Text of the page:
As of 2000, the labor force numbered 7.2 million. An estimated 73% were employed in services, 23% in manufacturing and construction, and 4% in agriculture. The unemployed represented about 3% of the workforce in 2002, compared with1.2% in 1970, and 13% in 1985. Most labor unions are organized on the basis of a specific religious, political, or economic orientation and belong to a similarly oriented central federation. The Federated Dutch Trade Union Movement (FNV) is the largest Dutch labor union. Strikes are permitted but rare. Total membership of all labor unions in 2002 was 28% of those employed. However, collective bargaining agreements cover almost three-quarters of the labor force. Anti-union discrimination is prohibited.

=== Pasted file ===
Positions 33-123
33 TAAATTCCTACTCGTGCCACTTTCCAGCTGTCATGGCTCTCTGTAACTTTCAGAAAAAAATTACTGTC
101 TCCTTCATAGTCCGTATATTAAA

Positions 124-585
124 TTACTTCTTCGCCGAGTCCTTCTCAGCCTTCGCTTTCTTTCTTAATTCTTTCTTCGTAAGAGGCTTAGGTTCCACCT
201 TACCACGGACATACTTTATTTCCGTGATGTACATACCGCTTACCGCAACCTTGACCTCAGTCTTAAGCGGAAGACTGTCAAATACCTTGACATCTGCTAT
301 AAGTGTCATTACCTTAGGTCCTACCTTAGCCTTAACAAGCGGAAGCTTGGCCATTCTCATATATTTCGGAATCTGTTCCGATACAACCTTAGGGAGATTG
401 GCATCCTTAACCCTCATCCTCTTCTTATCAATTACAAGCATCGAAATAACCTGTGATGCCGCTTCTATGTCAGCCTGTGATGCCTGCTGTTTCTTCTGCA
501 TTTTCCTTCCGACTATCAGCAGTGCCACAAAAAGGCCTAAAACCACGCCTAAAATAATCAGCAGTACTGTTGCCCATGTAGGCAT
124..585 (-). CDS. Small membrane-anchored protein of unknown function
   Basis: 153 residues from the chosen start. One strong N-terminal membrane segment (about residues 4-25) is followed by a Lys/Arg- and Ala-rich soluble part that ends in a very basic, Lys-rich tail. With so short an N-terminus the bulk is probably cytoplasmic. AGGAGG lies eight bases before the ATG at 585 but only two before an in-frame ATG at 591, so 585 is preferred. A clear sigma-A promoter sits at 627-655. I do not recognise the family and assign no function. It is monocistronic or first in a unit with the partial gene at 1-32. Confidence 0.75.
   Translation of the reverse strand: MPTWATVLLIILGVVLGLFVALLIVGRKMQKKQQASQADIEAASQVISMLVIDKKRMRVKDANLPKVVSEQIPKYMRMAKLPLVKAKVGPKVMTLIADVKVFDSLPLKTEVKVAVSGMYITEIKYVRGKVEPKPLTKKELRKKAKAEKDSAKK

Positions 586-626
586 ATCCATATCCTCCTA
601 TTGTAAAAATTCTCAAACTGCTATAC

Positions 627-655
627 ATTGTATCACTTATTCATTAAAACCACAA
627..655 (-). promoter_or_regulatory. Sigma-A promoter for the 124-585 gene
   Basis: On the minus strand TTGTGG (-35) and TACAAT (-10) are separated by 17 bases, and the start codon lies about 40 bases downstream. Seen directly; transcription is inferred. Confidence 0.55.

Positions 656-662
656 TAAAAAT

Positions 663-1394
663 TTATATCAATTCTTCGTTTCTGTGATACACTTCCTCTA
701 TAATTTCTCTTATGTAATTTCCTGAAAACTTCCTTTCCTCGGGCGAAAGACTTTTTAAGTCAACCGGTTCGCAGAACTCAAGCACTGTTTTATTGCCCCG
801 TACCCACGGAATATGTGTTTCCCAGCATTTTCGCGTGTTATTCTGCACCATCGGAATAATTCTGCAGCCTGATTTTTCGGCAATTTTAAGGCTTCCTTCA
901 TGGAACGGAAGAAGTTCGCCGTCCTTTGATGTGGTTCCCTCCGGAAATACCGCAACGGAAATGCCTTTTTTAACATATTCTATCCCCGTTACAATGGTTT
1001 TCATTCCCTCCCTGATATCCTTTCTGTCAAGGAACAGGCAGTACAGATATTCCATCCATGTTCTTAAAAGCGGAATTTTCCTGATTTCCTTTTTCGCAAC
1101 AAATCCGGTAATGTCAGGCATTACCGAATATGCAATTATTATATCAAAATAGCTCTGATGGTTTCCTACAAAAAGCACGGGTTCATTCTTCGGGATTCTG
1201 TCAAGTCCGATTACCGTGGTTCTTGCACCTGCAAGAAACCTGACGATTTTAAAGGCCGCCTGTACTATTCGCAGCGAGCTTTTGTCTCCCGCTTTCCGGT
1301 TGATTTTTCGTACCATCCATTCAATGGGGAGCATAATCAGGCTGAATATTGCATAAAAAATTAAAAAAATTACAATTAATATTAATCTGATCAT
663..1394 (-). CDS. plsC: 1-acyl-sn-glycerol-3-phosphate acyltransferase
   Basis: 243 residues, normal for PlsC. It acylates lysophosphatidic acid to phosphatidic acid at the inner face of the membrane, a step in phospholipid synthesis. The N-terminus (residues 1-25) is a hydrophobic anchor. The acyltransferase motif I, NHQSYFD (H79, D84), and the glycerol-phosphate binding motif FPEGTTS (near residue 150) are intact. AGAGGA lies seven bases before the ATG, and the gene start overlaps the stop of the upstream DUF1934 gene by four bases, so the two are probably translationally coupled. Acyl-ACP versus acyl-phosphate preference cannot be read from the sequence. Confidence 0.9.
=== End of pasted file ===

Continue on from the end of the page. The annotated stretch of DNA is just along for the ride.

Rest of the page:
The Social and Economic Council, on which labor is represented, advises the government on the main guidelines of wage policy. The law stipulates a 40-hour workweek, but in 2002 the average worker worked 37.5 hours. The five-day workweek has been generally adopted. Workers receive workers' compensation, unemployment insurance, sick pay, payment for legal holidays, and paid vacations. The employment of women and adolescents for night work is forbidden. The minimum wage was $1,050 per month in 2002 although most workers earn more. There is a reduced minimum wage for workers under 23; it works on a sliding scale ranging from 35% of the adult minimum wage for a 16 year old to 85% for those 22 years of age. The minimum age for employment is 16 years.